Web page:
General Ministry

With summer quickly approaching schedules change, people leave and you are ready for a BREAK. If you’ve been in ministry long enough you know that summer is one of the most important times of year because it enables you to make tweaks and changes without disrupting the momentum. It’s also a time for you to relax, grow and experience new things with your students (i.e. mission trips). The only problem is it’s also a perfect opportunity for:

  • Momentum to Fade
  • Volunteers to Drop Out
  • Teens to Forget About Your Ministry
  • You to Fall Behind in Your Work

To avoid these pitfalls and summertime blues it’s important to treat summer as seriously as you do any other season. To do this you need a strategy. If you want to avoid your summertime mishaps and come out on the other side focused and ready for the fall, be sure to:

  • Keep True To Your Schedule: The tendency is to just shut it all down over the summer. While you do need periods of rest, it’s important not to lose the time frame you work hard to promote. If you aren’t going to meet regularly with your teens still keep your program time as an opportunity to meet with parents, host trainings or check-in meetings for the camps and events. Make sure people are reminded that your designated ministry time is still on their minds.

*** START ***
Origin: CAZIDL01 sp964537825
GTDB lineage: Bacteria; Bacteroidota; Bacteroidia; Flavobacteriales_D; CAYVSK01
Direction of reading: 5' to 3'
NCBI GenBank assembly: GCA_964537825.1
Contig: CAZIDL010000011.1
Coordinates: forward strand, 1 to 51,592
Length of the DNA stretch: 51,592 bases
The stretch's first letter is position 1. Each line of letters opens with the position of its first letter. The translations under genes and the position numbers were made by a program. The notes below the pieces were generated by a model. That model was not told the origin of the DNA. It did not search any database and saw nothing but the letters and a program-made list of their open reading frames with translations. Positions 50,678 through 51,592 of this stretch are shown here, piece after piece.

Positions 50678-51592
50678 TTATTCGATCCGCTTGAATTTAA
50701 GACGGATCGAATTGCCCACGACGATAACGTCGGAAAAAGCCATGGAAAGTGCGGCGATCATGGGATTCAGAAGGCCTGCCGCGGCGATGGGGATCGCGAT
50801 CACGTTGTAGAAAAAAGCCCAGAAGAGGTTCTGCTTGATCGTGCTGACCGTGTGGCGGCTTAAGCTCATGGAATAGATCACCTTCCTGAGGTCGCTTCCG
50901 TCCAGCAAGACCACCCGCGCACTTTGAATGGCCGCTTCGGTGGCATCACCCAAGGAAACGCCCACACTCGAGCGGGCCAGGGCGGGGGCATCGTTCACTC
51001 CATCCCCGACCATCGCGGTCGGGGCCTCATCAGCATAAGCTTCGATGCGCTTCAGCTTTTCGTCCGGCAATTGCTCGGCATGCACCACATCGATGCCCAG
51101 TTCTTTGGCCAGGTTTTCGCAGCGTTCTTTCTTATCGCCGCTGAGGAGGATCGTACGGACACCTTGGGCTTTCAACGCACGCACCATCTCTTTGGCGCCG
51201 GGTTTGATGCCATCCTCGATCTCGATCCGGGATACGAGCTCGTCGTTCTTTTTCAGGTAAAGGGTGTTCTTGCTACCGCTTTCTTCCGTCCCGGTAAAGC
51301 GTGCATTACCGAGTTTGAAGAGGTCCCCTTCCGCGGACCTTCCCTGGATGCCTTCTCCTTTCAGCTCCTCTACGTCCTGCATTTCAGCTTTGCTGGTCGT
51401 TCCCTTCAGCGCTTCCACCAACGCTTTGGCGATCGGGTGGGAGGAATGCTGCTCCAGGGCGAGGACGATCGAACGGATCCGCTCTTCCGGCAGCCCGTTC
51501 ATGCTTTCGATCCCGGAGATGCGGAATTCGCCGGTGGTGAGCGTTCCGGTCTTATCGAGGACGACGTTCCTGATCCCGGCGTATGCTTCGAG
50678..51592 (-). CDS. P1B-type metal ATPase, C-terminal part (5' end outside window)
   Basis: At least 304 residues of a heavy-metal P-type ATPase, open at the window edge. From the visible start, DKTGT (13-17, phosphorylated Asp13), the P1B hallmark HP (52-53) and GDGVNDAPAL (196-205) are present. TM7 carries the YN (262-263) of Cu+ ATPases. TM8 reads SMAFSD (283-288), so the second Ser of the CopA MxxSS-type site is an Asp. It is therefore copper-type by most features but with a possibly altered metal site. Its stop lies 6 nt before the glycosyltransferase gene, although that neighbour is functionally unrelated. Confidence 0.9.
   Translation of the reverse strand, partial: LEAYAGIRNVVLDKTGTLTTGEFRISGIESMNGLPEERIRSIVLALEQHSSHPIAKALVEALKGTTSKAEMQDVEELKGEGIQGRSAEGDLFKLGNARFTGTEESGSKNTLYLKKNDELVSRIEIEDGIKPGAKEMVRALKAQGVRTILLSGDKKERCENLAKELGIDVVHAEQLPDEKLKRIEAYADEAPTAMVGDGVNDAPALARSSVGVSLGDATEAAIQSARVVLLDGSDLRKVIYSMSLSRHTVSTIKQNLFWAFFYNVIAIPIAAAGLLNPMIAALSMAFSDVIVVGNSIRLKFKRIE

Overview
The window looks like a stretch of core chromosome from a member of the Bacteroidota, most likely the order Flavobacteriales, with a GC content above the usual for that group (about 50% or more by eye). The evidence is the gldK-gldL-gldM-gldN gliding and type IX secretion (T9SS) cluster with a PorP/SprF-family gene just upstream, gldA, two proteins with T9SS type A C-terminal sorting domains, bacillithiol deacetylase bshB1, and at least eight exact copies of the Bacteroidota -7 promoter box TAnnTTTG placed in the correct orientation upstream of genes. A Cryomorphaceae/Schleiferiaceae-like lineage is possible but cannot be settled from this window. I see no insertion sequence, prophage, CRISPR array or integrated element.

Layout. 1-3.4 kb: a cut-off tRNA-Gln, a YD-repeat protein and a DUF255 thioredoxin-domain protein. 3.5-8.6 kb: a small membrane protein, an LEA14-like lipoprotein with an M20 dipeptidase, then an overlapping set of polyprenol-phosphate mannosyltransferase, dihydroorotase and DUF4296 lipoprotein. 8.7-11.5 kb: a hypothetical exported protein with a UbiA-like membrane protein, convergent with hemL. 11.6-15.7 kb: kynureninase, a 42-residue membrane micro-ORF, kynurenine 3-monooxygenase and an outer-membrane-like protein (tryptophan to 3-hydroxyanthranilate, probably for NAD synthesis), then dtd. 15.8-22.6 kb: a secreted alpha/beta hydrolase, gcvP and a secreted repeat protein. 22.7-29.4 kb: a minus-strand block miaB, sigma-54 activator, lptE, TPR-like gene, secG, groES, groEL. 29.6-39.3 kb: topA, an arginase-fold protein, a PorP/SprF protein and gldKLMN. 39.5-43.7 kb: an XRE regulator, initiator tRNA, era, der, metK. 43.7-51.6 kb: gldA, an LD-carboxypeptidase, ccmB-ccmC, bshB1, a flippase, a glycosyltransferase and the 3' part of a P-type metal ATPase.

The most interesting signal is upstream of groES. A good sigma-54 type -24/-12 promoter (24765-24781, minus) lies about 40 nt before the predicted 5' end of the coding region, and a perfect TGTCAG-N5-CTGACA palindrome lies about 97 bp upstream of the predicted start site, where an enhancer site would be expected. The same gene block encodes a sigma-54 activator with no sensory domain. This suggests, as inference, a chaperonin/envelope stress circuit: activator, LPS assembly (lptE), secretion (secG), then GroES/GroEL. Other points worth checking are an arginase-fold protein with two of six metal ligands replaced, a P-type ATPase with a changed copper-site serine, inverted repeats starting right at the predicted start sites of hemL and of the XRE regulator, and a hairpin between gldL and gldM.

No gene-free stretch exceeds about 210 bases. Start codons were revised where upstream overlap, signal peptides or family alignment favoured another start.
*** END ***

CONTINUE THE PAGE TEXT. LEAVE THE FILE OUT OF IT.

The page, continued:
• Be Consistent But Keep It Light: While you want to maintain your meeting time, don’t feel like you need to maintain the work load. Look at cutting certain components (i.e. technology or activities) that take a lot of preparation and focus on the relationships, which can happen more organically. By planning light you give yourself the capacity to focus on strengthening your leaders and giving yourself some much needed rest.
  • Switch The Focus: During the year your focus is on growing disciples amongst the teens. In the summer change that focus to your leaders. Find times to meet with them, hang out, invest and grow with them spiritually. It’s a time to be reflective, to cast vision and remind them about the importance of their commitment. Make it social; however, make it educational at the same time.
  • Communicate, Communicate and Communicate: Despite your schedule keep the communication air waves open. Maybe it’s sending your leaders a postcard while on vacation or checking in with teens via Facebook/Twitter. Let parents know some of the tweaks and changes happening over the summer. Give teens a chance to check back in, when they are in town. Let them know that you are still thinking about them.

Summer might be your break and it might be a time for serious planning. Regardless of how you use it, make sure you approach it wisely. Do not forget about your audience while you recover from a full year of ministry. No matter your take on the summer make sure you have a strategy as the weather turns warmer.

How do you avoid summertime blues?

Chris Wesley (@chrisrwesley)

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  • David Morris says:

    I always appreciate the articles I read here, but I don’t live in the world of the youth pastors this addresses. In small, denominational churches like mine, Summer isn’t the off-season. It’s the high season. Summer plans itself. By the time I’ve added camp, a mission trip, a trip to the amusement park, the youth leadership retreat, a “Hello to Summer” party, a “Goodbye to Summer” lock-in, Vacation Bible School, and a random pool party to the schedule, the Summer’s pretty much full. Add there’s still weekly teaching responsibilities in Sunday School.

    Around this time every year, I start to get nervous.

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